Sunday, 29 September 2013
“You're a rapist scumbag just one tick short of a murderer. I've forgotten, do you take sugar with your tea?”
Before I go on to this episode and its rather harrowing events and themes, I can’t help mentioning that this episode is directed by Jonathan Frakes, Riker in Star Trek: The Next Generation. He ain’t bad.
This episode covers some rather heavy themes and deepens our concerns about the ethics of what the Dollhouse is doing and whether, whatever Adelle might try and convince herself, the Dolls truly consent to what is being done to them. We also see an entrenchment of Topher’s ethical troubles. Most of all, we are exposed to the full horror and tragedy of Sierra, a character whose pain we had never suspected.
Flashbacks show us Sierra as she was before any of this happened: a free- spirited Australian tourist on Venice Beach, an amateur artist and easy prey for Nolan, a creepy and predatory pervert who, sadly, combines this with being rich and powerful. She is only an active because of his sexual abuse and disturbing machinations, and cannot be said to have in any way consented to being made an active. Most upsettingly of all, Nolan is still seeing her as a client, which can only be considered as rape. Yes, Adelle is furious and throws the book at him, but the episode ends with Sierra still as an active with a year of her contract yet to run. The only concession she gets at all is to get her memory wiped to remove the events of this day. It’s all very dark. Fortunately, all this is balanced by the very sweet love between Sierra and Victor, which makes this episode less harrowing then is otherwise would have been.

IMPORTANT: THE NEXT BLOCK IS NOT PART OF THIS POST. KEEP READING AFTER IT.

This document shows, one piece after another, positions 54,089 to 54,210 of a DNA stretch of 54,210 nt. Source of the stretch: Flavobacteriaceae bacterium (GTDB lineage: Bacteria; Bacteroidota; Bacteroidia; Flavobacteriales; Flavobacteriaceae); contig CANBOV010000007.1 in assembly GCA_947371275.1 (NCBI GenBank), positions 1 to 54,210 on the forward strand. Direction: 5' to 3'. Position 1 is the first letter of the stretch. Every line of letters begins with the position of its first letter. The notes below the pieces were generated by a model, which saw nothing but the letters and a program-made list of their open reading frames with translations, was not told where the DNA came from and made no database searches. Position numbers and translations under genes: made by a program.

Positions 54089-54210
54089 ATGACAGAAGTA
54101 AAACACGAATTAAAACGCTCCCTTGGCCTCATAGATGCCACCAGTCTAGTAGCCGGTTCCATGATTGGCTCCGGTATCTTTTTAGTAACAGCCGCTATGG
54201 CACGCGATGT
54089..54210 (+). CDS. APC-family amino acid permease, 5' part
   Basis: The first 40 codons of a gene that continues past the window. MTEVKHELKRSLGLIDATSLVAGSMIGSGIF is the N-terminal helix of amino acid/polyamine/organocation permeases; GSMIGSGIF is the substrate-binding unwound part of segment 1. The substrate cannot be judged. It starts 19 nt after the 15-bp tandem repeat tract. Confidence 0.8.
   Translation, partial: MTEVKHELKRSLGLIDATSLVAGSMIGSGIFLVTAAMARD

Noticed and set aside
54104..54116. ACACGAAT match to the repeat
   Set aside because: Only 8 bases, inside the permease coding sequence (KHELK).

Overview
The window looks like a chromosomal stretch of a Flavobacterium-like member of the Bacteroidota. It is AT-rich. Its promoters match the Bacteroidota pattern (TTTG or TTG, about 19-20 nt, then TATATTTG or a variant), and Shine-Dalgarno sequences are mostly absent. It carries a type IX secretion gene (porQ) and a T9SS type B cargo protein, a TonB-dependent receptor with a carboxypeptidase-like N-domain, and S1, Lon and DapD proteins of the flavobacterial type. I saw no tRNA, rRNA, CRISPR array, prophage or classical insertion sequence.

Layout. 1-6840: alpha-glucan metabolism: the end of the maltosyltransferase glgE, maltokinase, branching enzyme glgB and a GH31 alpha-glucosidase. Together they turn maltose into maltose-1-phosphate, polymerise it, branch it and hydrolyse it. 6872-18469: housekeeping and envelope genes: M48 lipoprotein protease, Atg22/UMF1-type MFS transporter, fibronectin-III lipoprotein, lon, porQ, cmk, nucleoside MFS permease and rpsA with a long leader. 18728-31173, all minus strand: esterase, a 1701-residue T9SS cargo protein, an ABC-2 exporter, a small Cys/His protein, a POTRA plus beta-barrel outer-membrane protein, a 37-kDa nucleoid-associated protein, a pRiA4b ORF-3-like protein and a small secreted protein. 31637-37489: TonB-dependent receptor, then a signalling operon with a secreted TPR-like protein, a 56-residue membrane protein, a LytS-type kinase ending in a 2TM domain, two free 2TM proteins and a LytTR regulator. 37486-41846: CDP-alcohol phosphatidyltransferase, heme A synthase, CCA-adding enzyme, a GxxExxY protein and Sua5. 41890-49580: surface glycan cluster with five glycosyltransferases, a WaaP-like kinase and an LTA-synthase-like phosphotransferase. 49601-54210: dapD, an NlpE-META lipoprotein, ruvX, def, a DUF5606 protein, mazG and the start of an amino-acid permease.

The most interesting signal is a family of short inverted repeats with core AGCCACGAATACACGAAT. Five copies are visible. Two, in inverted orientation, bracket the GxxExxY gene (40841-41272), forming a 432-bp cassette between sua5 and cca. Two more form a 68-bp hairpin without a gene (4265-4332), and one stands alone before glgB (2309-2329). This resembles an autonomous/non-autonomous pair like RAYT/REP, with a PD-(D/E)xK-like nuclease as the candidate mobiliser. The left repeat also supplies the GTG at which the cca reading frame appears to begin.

Topher, with his new found conscience, is left to face the full horror of what he has done to Sierra while recruiting her. He may have been ignorant of Nolan’s motives, but he is left with deep misgivings about his role and things he has done. He is intelligent but juvenile; this is the first time he has ever considered the ethics of what he does and he has to go through it alone. Adelle may be something of a mother figure to him, but she has he own ethical blind spots. He may collaborate with Boyd in covering up Nolan’s death, but this act of washing away the blood is an apt metaphor.
Oh, and did you notice the graffiti on the inside of Echo’s pod? The story arc proceeds apace.